In Ad-Dhale, we had a couple of days of relative calm with little fighting , but April 6 saw renewed violence. We received 17 wounded and three dead in Al Nasser, and three wounded in Qataba. This brings it to a total of 148 wounded by violence treated so far.
While our ambulance service running referrals to Al Nasser and Qataba was suspended following two security incidents last week, it is now up and running again following the reconfirmation of security guarantees. However, referrals between Ad-Dhale and the hospital in Aden extremely difficult.
In the town of Khamer, where MSF runs a hospital, the team is also assessing the situation after reports of IDP flows in the governorate, and is ready to respond. An MSF surgeon has arrived to support our work in the north.
Why are we there?
- Armed conflict
- Massive flow of migrants
Yemen: Latest MSF Updates
- NPR's All Things Considered: Aid Workers Face Challenges In Yemen As Humanitarian Crisis Continues
- Yemen: MSF Plane Carrying Urgently Needed Medical Supplies Lands in Sana'a
- MSF Treats More Than 800 War-Wounded Patients in Yemen
- Yemen: Ad Dhale Patients in Critical Condition Cannot Reach MSF Hospitals
This is an excerpt from MSF-USA's 2013 Annual Report:
There was a significant deterioration in living conditions in parts of Yemen in 2013, and insecurity towards the end of the year affected availability and accessibility of healthcare.
Insecurity affected programs supported by MSF, further cutting people off from healthcare, and activities had to be suspended twice in Amran and once in Aden.
Over 150 Yemeni patients were sent from Yemen to MSF’s reconstructive surgery program in Amman, Jordan, which provides orthopedic, maxillofacial, and reconstructive plastic surgery.
MSF continued to work in Ad-Dali governorate, but problems with security caused significant disruptions to the provision of healthcare there at the end of the year. Food shortages and maternal and child health are of great concern in the area.
Teams worked with local communities, both rural and urban, providing care for victims of violence and trauma. Emergency services, including surgery, were available at the Al Naser general hospital, Ad-Dali city, and patients received basic healthcare and lifesaving surgery in Al Azaraq and Qataba’a districts. More than 41,704 consultations were carried out.
Aden and the south
In Aden, more than 2,500 surgeries were performed and 860 patients received post-surgery follow-up and physiotherapy at MSF’s emergency surgical unit, which treated victims of violence from Aden as well as the nearby governorates of Lahj, Abyan, Shabwah, and Ad Dhale. A weekly clinic was run for inmates at Aden central prison, and 80 patients were seen each month.
Staff support and supplies were provided to hospitals in Lawdar and Jaar in Abyan governorate. Teams also trained emergency room staff and sterilization technicians.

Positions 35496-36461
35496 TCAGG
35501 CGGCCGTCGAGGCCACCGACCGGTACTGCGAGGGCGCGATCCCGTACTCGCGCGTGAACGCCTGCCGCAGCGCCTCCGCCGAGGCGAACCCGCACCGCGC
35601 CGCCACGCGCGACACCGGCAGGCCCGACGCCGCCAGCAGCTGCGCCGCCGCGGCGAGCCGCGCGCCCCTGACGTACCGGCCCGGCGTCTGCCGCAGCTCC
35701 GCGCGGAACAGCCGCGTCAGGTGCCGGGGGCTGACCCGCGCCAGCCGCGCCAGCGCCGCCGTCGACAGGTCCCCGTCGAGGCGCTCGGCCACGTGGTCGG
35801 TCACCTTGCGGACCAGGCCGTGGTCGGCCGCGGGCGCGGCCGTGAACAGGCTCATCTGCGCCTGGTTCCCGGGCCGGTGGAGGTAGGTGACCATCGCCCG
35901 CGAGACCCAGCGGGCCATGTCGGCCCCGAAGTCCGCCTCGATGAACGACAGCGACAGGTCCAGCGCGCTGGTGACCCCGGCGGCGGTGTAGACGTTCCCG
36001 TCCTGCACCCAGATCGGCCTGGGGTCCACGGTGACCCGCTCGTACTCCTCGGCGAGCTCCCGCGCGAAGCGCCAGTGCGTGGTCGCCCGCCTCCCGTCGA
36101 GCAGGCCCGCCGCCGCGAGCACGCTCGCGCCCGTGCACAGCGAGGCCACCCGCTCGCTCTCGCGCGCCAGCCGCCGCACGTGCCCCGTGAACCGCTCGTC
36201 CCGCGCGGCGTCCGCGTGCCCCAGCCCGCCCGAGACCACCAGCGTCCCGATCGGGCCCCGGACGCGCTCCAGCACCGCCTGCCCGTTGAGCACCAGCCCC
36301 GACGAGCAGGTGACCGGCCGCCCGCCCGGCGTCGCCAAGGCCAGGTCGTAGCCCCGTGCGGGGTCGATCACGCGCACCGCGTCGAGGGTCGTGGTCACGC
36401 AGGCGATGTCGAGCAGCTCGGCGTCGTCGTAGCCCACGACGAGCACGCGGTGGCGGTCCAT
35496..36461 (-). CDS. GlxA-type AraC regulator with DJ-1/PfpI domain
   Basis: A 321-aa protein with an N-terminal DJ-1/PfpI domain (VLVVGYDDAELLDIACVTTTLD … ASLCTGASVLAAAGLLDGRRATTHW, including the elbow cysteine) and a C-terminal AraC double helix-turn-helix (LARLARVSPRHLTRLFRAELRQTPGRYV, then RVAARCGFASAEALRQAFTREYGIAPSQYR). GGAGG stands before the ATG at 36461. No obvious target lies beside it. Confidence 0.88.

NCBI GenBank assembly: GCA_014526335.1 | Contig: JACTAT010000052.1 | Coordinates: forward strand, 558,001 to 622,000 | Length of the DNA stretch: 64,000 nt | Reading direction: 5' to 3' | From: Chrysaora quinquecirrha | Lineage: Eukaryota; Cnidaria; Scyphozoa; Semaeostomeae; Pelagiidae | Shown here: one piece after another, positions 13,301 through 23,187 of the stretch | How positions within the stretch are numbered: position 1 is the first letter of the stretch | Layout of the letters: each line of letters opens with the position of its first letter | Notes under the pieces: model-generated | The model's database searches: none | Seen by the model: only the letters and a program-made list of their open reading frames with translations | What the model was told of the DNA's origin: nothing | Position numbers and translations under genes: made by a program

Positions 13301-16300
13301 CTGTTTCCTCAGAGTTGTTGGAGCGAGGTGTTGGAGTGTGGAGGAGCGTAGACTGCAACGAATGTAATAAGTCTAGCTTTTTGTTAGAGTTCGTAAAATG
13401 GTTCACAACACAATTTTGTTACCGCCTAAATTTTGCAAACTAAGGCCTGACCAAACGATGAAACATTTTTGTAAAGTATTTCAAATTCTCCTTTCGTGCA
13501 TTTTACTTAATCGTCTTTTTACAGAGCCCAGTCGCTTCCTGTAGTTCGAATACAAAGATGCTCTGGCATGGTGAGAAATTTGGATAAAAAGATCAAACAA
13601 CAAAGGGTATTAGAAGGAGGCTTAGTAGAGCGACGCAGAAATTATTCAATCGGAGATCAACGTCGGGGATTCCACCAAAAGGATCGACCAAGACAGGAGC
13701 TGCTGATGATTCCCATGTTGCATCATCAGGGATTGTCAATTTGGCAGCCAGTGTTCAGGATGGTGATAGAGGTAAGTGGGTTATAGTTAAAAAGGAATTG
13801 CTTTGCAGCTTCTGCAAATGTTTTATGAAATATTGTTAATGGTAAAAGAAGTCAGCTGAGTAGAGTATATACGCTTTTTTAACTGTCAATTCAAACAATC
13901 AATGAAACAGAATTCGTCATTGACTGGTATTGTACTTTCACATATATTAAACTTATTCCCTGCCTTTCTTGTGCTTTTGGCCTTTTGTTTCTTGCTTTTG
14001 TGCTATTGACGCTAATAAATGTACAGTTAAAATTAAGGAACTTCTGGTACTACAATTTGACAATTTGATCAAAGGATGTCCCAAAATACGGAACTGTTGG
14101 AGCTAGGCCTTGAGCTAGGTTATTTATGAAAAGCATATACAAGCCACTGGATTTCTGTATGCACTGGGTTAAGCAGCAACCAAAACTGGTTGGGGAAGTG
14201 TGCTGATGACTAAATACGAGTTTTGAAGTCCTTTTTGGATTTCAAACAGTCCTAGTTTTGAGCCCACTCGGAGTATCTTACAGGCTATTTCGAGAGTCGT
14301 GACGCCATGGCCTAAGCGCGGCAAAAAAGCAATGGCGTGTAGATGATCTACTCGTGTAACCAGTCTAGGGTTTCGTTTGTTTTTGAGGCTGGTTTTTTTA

Access to healthcare decreases progressively in the rural areas of Amran governate and ceases to exist for communities in the valleys. At Al-Salam hospital, Khamir, MSF is involved in the emergency, surgery, maternity, pediatric, inpatient, and intensive care departments, and collaborates closely with the Ministry of Health to improve medical services. Support is also provided for the blood bank and laboratory. There was a dramatic rise in surgery patients towards the end of the year after violence intensified in the governorate. More than 1,940 surgical procedures were performed, and 4,080 people were admitted to hospital. Teams carried out 21,980 emergency consultations.
MSF resumed its support of the Huth health center in March, after six months’ suspension for security reasons. A team provided emergency, maternity, and inpatient care. In September, Huth became a stabilization center for managing large influxes of wounded people, providing emergency care and a referral system.
To assist the communities in remote areas with very limited access to healthcare, teams ran mobile clinics in the Osman and Akhraf valleys, carrying out 5,350 consultations and treating 427 patients for malaria.
Caring for migrants in Sana'a
MSF began providing HIV care to people in Sana’a in 2013. A mental health program for migrants in detention also started in April.
In February, MSF handed over activities at the Radfan hospital, Lahj governorate, to the Ministry of Health. A program offering healthcare at Haradh, Hajjah governorate was closed in August.
At the end of 2013, MSF had 459 staff in Yemen. MSF has worked in the country since 1986.
Mohamed, from Shabwah
My nephew was shot during gunfire in Shabwah. There was no hospital … nothing in the area. The only place we could bring him was here [MSF hospital in Aden]. We sincerely thank MSF for the unconditional medical care they offered to him and to everybody in this hospital.